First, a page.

My Anxiety Ruins Friendships 

My Anxiety Ruins Friendships 

I grow anxious during every pause in conversation. I accidentally end up cutting people off because I assume they’re finished with their thought when they’re only taking a second to breathe. Silence makes me uncomfortable so I jump to fill in the gap. I don’t want the pause to last too long because I associate their silence with boredom — and the last thing I want is for them to be bored, for them to wish they never started up a conversation with me in the first place.

I look like a bad friend, like a bad listener, because it’s hard for me to concentrate on what the other person is saying. It’s not that I don’t care about the story they have to tell. I just get lost in my head, preoccupied with how I should respond. I don’t want to embarrass myself, so I try to plan out something witty to say — but then I miss half of what they’re saying.

Most of the time, people don’t even bother to approach me. I always have my head in my phone, pretending to text, or have my earbuds lodged in my ears, blasting music in the hopes of avoiding human interaction. I make myself look unsocial, unfriendly, unapproachable. Throughout the entire day, I will keep my fingers crossed no one walks up to me and asks a question. But at the end of the day, I will be upset about how I went hours without socializing. It doesn’t make any sense.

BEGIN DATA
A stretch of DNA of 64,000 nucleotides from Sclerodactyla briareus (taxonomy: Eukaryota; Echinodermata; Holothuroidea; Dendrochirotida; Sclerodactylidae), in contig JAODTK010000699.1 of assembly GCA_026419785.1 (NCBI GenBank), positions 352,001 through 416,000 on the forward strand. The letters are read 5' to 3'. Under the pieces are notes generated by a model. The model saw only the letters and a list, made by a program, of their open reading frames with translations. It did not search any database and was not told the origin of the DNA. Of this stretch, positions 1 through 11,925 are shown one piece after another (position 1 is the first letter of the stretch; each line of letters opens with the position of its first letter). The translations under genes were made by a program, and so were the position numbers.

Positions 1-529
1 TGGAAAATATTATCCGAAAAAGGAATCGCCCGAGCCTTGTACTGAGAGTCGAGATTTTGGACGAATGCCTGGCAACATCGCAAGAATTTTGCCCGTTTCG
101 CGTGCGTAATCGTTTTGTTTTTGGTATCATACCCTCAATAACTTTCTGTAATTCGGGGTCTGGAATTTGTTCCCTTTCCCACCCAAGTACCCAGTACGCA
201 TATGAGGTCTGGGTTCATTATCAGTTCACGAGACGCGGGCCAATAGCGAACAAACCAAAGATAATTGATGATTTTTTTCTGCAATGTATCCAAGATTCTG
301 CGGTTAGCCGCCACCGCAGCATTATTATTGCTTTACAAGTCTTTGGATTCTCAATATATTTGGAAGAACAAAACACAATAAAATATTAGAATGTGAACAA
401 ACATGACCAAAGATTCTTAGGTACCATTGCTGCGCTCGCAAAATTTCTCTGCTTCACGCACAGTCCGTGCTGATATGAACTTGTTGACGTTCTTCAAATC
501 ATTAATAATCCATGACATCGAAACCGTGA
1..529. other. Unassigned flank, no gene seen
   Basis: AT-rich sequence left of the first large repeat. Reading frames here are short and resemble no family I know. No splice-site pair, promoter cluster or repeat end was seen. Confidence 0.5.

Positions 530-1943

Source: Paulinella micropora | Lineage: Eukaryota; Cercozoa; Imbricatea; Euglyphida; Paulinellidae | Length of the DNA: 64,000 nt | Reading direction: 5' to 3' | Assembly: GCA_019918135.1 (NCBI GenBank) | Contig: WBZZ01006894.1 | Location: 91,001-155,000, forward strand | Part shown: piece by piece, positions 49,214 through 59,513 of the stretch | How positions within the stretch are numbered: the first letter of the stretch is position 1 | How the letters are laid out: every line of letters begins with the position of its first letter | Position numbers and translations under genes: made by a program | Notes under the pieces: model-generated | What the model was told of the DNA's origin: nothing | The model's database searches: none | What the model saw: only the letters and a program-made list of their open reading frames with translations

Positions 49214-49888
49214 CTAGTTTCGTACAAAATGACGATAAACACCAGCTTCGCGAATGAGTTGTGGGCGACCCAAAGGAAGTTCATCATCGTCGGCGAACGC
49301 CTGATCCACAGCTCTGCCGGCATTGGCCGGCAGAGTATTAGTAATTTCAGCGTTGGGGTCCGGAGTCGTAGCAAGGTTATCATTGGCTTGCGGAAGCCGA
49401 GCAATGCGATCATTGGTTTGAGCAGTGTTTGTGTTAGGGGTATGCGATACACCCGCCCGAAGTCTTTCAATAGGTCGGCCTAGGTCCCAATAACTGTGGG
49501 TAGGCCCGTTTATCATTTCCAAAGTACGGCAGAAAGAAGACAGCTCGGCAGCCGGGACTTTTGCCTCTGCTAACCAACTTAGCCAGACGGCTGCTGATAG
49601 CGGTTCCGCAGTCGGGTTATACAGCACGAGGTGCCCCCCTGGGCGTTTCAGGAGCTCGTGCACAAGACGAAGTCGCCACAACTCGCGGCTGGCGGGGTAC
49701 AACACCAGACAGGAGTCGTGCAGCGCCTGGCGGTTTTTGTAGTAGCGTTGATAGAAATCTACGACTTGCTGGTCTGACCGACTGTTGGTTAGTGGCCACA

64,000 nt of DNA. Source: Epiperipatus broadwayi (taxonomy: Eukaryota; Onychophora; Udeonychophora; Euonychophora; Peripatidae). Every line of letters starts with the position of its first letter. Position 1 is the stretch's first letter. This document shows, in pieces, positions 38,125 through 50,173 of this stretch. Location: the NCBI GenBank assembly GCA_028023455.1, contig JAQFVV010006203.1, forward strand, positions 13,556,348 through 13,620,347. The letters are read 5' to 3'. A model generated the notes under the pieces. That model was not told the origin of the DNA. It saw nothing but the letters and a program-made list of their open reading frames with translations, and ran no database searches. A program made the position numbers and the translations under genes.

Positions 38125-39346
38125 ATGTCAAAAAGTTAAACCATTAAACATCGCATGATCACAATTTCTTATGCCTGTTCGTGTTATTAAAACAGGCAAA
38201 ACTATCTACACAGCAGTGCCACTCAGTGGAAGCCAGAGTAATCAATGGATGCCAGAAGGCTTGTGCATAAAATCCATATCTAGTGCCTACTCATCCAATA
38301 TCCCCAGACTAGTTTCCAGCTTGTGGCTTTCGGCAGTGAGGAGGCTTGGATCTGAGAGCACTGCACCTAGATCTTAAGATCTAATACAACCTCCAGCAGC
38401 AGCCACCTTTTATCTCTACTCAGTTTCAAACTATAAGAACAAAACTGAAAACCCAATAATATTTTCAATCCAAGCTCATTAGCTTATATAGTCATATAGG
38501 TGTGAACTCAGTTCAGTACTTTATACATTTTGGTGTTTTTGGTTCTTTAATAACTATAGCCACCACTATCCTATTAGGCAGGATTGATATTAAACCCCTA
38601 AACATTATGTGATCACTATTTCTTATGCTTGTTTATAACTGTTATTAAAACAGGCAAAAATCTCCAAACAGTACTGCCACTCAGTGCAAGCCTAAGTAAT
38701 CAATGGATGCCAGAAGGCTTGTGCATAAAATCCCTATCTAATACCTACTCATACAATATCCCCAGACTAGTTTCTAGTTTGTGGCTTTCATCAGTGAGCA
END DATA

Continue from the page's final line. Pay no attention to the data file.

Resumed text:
I want more friends — but I don’t want to do any of the things required to make friends. I don’t want to put myself out there. I don’t want to ask for phone numbers or send the first text. I don’t want to meet up for drinks. I don’t want to get stuck in conversation.

My anxiety makes the moments that are supposed to be fun feel like torture. I dread parties and sleepovers and long car rides where someone else is driving. I have trouble getting comfortable anywhere other than my own bedroom.

My anxiety wouldn’t be the worst thing in the world if it only occurred around strangers. But it happens around everyone, even people I consider close friends. It makes me look awkward in front of them. It makes me look insecure. It makes me look like I want nothing to do with them.

I hate the way my anxiety makes me come across as angry and unapproachable. I hate the way my throat closes and heart races when the only other person in the room is someone I’ve known for years. I hate the way anxiety makes me feel like an outsider around the people who actually give a damn about  me.

I’m trying my best to fight against my anxiety, but it keeps ruining friendships. It keeps pushing me away from people who actually show interest in getting to know me better. It keeps convincing me to isolate myself, to stay in my own room, to stay in my own lane. Thought Catalog Logo Mark

Holly is the author of Severe(d): A Creepy Poetry Collection.

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